At times, the cynic in me takes over. That’s often the case when I see yet another new custom-fishing boat builder come on the scene, scratching to build another ”me-too” boat. Thankfully, once in a while a new boat comes along with enough unique thought put into its design and creation that my cynicism gets jostled from its sedentary perch. The Weaver 65 is just such a boat.
P e r f o r m a n c e
“Giddyap” will never be a problem for the Weaver 65. Naval architect Donald Blount — considered by many to be the top high-speed planing-hull designer in the world today — drew the lines for the Weaver 65, and after running her outside of Lake Worth Inlet in Palm Beach, I can guarantee you his reputation stands. On plane in 12 seconds, Dream Weaver stayed dry on every point of sea and never wavered on its course. Top speed averaged just over 40 knots at 2,350 rpm, while the most efficient and comfortable cruising speed hit 32.5 knots at 1,850 rpm. Turns at speed were accomplished predictably with a moderate lean into the turn; a 180-degree arc required approximately five boat lengths. Trim-tab adjustment proved adequate, though I would like response to be slightly quicker.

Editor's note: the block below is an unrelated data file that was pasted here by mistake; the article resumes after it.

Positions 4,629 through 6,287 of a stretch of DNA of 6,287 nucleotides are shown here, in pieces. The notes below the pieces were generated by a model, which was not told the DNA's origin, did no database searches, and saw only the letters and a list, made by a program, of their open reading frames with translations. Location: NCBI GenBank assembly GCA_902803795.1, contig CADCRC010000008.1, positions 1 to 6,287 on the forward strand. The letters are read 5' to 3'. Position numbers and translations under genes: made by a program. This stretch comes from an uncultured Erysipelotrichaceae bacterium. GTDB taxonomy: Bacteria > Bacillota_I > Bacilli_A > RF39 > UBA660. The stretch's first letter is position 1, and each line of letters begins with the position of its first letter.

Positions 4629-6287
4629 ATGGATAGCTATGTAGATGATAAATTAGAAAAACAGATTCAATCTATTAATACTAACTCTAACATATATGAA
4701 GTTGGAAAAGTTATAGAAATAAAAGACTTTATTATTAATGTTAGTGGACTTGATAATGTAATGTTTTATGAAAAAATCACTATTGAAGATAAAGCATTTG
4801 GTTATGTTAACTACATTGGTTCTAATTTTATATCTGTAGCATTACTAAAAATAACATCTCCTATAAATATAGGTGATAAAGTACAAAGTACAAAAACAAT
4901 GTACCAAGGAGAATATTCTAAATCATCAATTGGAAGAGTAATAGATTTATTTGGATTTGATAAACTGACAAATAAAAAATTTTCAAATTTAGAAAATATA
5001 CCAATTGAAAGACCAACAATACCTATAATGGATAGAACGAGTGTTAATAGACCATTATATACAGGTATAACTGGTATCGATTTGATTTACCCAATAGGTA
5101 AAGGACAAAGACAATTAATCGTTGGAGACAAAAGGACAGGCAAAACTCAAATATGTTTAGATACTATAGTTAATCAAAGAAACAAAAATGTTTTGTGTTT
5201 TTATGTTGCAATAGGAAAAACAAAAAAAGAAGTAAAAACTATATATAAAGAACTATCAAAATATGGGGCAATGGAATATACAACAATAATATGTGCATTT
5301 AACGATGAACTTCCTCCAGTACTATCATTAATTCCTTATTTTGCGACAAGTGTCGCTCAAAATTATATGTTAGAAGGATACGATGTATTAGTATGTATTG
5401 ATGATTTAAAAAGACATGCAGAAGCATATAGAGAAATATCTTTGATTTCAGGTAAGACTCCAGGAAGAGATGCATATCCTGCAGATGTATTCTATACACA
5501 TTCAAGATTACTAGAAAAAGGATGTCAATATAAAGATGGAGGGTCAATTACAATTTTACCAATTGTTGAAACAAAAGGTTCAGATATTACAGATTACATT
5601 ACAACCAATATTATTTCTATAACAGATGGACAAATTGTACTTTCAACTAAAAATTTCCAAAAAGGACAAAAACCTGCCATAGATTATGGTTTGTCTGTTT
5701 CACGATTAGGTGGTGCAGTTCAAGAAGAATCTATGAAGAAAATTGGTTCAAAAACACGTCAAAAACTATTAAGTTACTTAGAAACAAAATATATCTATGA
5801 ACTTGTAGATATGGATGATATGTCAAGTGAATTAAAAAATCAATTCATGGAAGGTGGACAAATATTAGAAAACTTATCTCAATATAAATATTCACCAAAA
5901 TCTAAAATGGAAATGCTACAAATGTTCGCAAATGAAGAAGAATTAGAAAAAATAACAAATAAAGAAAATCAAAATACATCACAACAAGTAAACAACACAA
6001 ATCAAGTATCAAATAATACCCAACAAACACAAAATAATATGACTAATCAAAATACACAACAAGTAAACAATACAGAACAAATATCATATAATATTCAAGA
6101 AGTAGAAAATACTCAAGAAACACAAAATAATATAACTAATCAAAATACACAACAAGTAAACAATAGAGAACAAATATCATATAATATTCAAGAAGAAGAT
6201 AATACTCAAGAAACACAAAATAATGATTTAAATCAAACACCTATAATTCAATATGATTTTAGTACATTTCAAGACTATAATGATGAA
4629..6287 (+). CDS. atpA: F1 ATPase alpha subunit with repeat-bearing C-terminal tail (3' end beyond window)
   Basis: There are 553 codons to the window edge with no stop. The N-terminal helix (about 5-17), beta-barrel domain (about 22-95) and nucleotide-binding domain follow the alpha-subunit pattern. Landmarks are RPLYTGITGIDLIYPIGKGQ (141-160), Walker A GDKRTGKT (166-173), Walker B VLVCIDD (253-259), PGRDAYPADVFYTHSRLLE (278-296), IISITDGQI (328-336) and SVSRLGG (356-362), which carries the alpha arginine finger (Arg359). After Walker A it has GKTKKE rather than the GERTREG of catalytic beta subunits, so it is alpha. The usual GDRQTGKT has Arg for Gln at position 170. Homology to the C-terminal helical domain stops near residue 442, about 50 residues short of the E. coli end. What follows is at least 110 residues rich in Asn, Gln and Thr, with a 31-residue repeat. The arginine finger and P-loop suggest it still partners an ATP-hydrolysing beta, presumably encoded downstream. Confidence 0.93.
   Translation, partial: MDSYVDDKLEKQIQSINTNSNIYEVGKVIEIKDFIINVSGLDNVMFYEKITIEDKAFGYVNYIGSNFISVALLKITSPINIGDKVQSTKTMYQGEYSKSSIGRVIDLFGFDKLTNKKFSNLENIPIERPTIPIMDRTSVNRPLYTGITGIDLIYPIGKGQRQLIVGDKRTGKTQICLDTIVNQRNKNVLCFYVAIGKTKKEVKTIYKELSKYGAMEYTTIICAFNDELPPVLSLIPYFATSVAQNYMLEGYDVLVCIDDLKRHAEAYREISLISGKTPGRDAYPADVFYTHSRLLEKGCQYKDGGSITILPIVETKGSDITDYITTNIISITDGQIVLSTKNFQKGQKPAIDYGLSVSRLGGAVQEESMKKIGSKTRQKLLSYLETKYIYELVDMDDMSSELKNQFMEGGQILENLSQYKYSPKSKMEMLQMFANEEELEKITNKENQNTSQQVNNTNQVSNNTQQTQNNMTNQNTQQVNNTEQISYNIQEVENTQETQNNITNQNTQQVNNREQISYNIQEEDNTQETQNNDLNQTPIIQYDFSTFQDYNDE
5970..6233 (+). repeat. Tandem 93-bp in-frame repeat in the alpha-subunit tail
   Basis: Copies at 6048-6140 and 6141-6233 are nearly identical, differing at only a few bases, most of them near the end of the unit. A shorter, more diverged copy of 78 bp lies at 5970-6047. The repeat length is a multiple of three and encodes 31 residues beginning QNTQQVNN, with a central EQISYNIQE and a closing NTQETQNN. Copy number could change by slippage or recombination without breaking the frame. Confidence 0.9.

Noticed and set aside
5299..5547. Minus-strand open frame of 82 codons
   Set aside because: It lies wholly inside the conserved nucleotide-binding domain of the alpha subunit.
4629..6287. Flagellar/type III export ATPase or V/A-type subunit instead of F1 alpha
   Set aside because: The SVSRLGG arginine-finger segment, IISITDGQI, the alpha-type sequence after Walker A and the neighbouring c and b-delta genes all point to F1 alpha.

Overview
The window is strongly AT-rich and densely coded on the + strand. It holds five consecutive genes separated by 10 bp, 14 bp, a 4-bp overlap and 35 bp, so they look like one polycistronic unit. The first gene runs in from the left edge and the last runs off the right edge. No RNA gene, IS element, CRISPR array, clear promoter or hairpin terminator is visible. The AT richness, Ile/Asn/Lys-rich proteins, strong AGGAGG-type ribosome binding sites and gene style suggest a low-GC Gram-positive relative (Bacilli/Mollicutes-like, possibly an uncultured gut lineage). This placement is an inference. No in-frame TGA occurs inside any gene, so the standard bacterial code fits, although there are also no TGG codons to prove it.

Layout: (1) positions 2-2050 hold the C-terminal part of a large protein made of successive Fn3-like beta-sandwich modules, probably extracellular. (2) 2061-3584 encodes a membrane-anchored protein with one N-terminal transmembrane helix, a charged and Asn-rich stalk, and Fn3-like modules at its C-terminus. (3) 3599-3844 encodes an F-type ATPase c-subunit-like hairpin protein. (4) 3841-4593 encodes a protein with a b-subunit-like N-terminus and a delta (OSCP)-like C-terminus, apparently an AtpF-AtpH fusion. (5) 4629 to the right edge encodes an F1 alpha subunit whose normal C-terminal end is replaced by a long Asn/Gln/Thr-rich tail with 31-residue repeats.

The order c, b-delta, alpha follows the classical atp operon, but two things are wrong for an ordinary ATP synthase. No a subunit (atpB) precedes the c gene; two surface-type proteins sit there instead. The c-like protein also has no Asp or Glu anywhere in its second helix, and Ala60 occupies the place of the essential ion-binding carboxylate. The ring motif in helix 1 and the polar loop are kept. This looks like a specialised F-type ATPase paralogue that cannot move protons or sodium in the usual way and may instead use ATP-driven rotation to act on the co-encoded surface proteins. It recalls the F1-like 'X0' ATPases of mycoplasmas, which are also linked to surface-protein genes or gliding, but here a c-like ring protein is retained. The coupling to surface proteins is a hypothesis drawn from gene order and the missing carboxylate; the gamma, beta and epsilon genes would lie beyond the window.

F i s h a b i l i t y
The mezzanine at the forward end of the Weaver’s cockpit allows guests to watch the fishing action without actually getting in the way, and it adds considerably more storage space. You even get two air-conditioning ducts in the overhang to take the brutality out of those still, scorching summer trolls. Weaver supplies all the regular fishing amenities, plus a 600-pound-per-day Eskimo ice machine, kick-ass Bose stereo system, stainless-steel refrigerated drink box and a gunwale that hits you at just the right height for keeping you well balanced inboard but still able to revive a fish when necessary.
F l y b r i d g e